If you are already doing the Developmental Movement Pattern Sequence found on my CD Brain Bop (also called the “Braindance” developed by Anne Green Gilbert), you might enjoy using these same 8 patterns to develop a technical warm up for your students ages 7 or 8 and up.
I suggest working with one or more colleagues to brainstorm ideas that work for ballet, modern, jazz or hip-hop. Start with one technique only, and develop a progressive warm up that follows the sequence while also teaching elements and principles of the technique.
Then, film or otherwise document the different sequences and keep them handy. They can be used on a rotating basis.
In my Creative Dance for Children seminar, college students divided into groups and created. I videoed and posted, so that whoever was lead-teaching had a point of departure. The warm up was refined and improved upon from one week to the next.
In our ages 8-10 class, we divided our semester into 4 weeks each of modern, ballet and hip hop just for the warm up. The rest of the lesson followed a concept-based approach for technique, improvisation and composition. We did refer back to the “technique of the week” in the across the floor phrases, layering on new technique ideas as they were introduced through the warm up over the course of the semester.
In preparation for our “Informance” (informal, open class), students decided ahead of time which of the three different warm ups they wanted to share. That became the warm up for the demonstration class, shared with parents and friends.
Resting is the last component of my lesson with Head Start (ages 3-5) and the mid-point component of my studio classes in creative dance. There are lots of kinds of music you can play during resting: lullabies (I favor Carol Rosenberger’s Such Stuff As Dreams, James Galway’s Nocturnes, or you can use the last two tracks from my Brain Bop CD, or the Resting music from Songs for Dancing).
Lately, I’ve added some verbal prompts for my Head Start students, since some have a hard time settling.
First, I ask them to find a place with empty space on either side, and to do ‘the 3 S’s’: straight, still and silent. Straight means arms are straight by their sides, and legs are straight. An aligned body, lying face up.
Sometimes I ask for ‘3 P’s’: patient, polite and peaceful. By being still and quiet, they are showing respect to the others.
If you choose to give each child an alignment adjustment, the ‘patient’ word helps them remember to wait their turn.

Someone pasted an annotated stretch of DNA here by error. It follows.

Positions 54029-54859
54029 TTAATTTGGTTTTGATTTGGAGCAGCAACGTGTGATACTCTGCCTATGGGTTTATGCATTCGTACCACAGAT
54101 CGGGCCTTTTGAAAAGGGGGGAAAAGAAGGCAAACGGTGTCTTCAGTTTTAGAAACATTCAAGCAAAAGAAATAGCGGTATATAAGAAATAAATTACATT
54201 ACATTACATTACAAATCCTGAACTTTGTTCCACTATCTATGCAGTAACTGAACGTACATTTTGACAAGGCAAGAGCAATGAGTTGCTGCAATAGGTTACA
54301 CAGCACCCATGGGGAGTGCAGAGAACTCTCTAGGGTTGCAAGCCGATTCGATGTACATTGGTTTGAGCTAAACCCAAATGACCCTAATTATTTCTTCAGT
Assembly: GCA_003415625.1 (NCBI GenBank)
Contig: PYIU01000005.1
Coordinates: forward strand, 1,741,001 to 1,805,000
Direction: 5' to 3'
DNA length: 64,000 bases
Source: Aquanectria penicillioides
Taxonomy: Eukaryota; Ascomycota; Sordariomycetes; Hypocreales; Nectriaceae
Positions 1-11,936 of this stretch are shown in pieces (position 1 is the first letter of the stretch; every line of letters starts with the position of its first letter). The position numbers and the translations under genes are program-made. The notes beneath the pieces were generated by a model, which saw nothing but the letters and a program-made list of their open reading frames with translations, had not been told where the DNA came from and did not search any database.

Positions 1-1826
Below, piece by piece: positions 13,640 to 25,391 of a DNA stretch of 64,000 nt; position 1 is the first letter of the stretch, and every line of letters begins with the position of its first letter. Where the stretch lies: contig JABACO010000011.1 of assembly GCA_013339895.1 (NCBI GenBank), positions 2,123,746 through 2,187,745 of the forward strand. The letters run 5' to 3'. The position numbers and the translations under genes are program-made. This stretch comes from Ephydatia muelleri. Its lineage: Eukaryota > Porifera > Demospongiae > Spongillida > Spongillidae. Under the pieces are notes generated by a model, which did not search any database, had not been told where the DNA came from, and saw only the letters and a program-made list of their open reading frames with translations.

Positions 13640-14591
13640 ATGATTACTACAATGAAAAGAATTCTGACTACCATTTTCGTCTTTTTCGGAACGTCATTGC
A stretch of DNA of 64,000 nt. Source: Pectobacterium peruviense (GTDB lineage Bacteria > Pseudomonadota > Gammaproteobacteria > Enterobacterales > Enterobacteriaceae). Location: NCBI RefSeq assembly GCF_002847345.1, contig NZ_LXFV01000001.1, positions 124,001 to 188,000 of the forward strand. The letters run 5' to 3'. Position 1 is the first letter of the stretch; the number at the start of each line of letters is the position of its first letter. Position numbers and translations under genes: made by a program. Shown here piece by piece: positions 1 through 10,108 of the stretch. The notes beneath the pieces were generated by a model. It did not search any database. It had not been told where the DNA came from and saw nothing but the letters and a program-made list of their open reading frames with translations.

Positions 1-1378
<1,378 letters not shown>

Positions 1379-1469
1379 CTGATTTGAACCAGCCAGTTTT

Finally, when we are done (the duration of a musical selection, 2-4 minutes), I ask students to ‘sit up to the mountain.’
That’s the Mountain Breathing position, a simple yoga seated posture, with hands above the heads, fingers touching, in a mountain shape.
Then, we place our hands on our chest and say, as call and response, “I feel calm…..I feel peaceful….I feel relaxed.”
After that, we float our hands down. If lining up to depart the space, we may float like clouds, balloons or other soft things, with the calm, peaceful, relaxed feeling and moving slowly, smoothly and safely.
Show Your Feelings! is found on AlphaBeat.
Use visual supports to frame the experience.
I recommend Lots of Feelings by Shelley Rotner. This book has photos of children making faces and covers almost all the feelings in the song.
Before you do the song, read the book. For non-readers, I replace the word ‘loving’ with ‘peaceful,’ since that vocabulary appears in the song. I usually skip the page with ‘serious’ and ‘silly.’
As you do the song, you can say, “Hmm, I wonder what’s next?” modeling the feeling of being ‘curious.’
After you’ve done the song, review the images again. You can ask them if the group was ‘curious’ about anything during the song….someone will likely chime in “We wondered what was next!”
You can also create your own visual supports by taking pictures of your students (individual or group) as they perform the song. Print the pictures and caption them with the emotions. Make an emotion word wall, and use these as a reference to help children verbally identify and express their emotions.
Thanks to Rachel at the Savoy Head Start for the emotion word wall idea!